It's Masters week, if you hadn't already figured that from all these golf- and Masters-related golf posts.
I've never had the honor of visiting or playing Augusta National myself, but I know people who have.
In fact, I was attending a recent IBM event in Las Vegas when a very senior IBM executive confided to me that he had played Augusta National for the first time recently with several other very senior ex-IBM executives (the gender mix of which I'm not at liberty to reveal).
Turbo tees off at hole No. 1 at Augusta National, where The Masters has been played most every year since 1934. Only in this case, Turbo has gone all Neo and is playing the Tiger Woods PGA Tour 2012 virtual edition of the course on his Macbook Air. He figures it's the closest he'll ever come to playing the real course.
I asked him what he shot, and it was a very respectable mid-handicap number, especially for Augusta National -- people who don't know golf can't really fathom how long 7,435 yards is for a golf course. (That's why you see so many players who don't have good distance off the tee hitting long irons and even utility clubs to get onto Augusta's greens.)
He also explained, as I've also heard from others, that TV just doesn't do the course justice. He explained that the hills and undulations are so much more pronounced when you're out there walking the grounds.
"Eighteen," he explained, me nodding my head. "Like walking straight up a hill." On TV, it obviously looks like it's uphill, but not nearly the angle at which he was suggesting.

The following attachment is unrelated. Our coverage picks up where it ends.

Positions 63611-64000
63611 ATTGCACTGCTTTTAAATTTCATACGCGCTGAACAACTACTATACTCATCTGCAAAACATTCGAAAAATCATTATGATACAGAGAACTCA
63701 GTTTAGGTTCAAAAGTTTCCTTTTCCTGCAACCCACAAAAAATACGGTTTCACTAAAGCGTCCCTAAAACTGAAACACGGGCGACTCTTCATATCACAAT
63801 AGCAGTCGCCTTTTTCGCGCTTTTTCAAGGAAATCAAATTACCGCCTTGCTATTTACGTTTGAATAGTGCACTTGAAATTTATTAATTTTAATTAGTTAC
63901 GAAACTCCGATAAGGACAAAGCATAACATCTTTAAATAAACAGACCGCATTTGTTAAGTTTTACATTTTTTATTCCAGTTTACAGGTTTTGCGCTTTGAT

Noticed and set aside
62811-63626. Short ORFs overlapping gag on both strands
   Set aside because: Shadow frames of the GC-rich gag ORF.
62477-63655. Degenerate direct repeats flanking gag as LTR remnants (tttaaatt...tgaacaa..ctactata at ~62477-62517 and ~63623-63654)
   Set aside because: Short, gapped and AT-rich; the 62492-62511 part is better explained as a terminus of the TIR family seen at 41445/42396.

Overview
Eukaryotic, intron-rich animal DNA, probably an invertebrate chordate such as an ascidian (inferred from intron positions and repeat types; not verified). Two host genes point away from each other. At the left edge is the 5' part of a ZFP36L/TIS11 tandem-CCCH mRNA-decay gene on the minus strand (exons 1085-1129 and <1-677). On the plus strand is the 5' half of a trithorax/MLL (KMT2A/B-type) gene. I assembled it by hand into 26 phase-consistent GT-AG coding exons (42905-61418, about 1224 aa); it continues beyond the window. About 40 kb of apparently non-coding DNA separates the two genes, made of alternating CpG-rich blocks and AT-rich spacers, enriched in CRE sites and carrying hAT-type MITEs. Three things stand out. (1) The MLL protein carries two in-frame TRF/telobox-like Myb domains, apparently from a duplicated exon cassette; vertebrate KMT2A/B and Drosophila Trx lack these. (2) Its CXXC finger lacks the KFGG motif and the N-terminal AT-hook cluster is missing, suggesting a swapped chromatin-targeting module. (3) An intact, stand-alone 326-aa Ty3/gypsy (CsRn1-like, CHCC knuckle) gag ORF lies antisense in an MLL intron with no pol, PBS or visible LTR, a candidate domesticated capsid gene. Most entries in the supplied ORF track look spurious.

It was at this point that I had to tune out, as he was killing me with this reveal.
So yesterday, after work, I decided I wanted to get to know the course better, and figured why not try and see if there were any golfing games that included Augusta National in their course lineup.
I figure this is the only way I'm going to play some of the world's great courses, so it's probably a pretty good investment.
Turns out, Electronic Arts had released a Tiger Woods PGA Tour 2012 edition in that year that included the ability to play Augusta National, and they had a Mac edition, AND Amazon would allow me to download it on the fly and install it.
All for a whopping $20.
I also discovered the 2014 Tiger Woods PGA Tour edition will have a version of Augusta for the Masters in 1934 -- so not only can you play with the likes of Bobby Jones and Ben Hogan and all the other greats, but you can play the course the way Bobby Jones and Alister Mackenzie originally designed it.
You just have to have an X-Box 360 or Playstation 3 (neither of which I own!).
The 2012 version will do nicely for now. Once the DMG was downloaded and I had installed the software and gotten the online presence set up (the game allows you to play a round with others out in cyberspace), I was off to hole No. 1, Tea Olive (see pic above).
My score for the round was atrocious, as I was just learning all the controls for shotmaking in the game (that's my excuse and I'm sticking with it), but the visualizations and greenery were an excellent way to find your way around the course, and to help you better learn how and why players navigate Augusta National the way they do.
For the record, on No. 12, I hit about five balls into Rae's Creek before finding the green -- hopefully not a prophecy of things to come should I ever get to actually play a round at Augusta National.
I also found myself in situations that most Tour players would never find themselves in, which, for me, is about par for the course.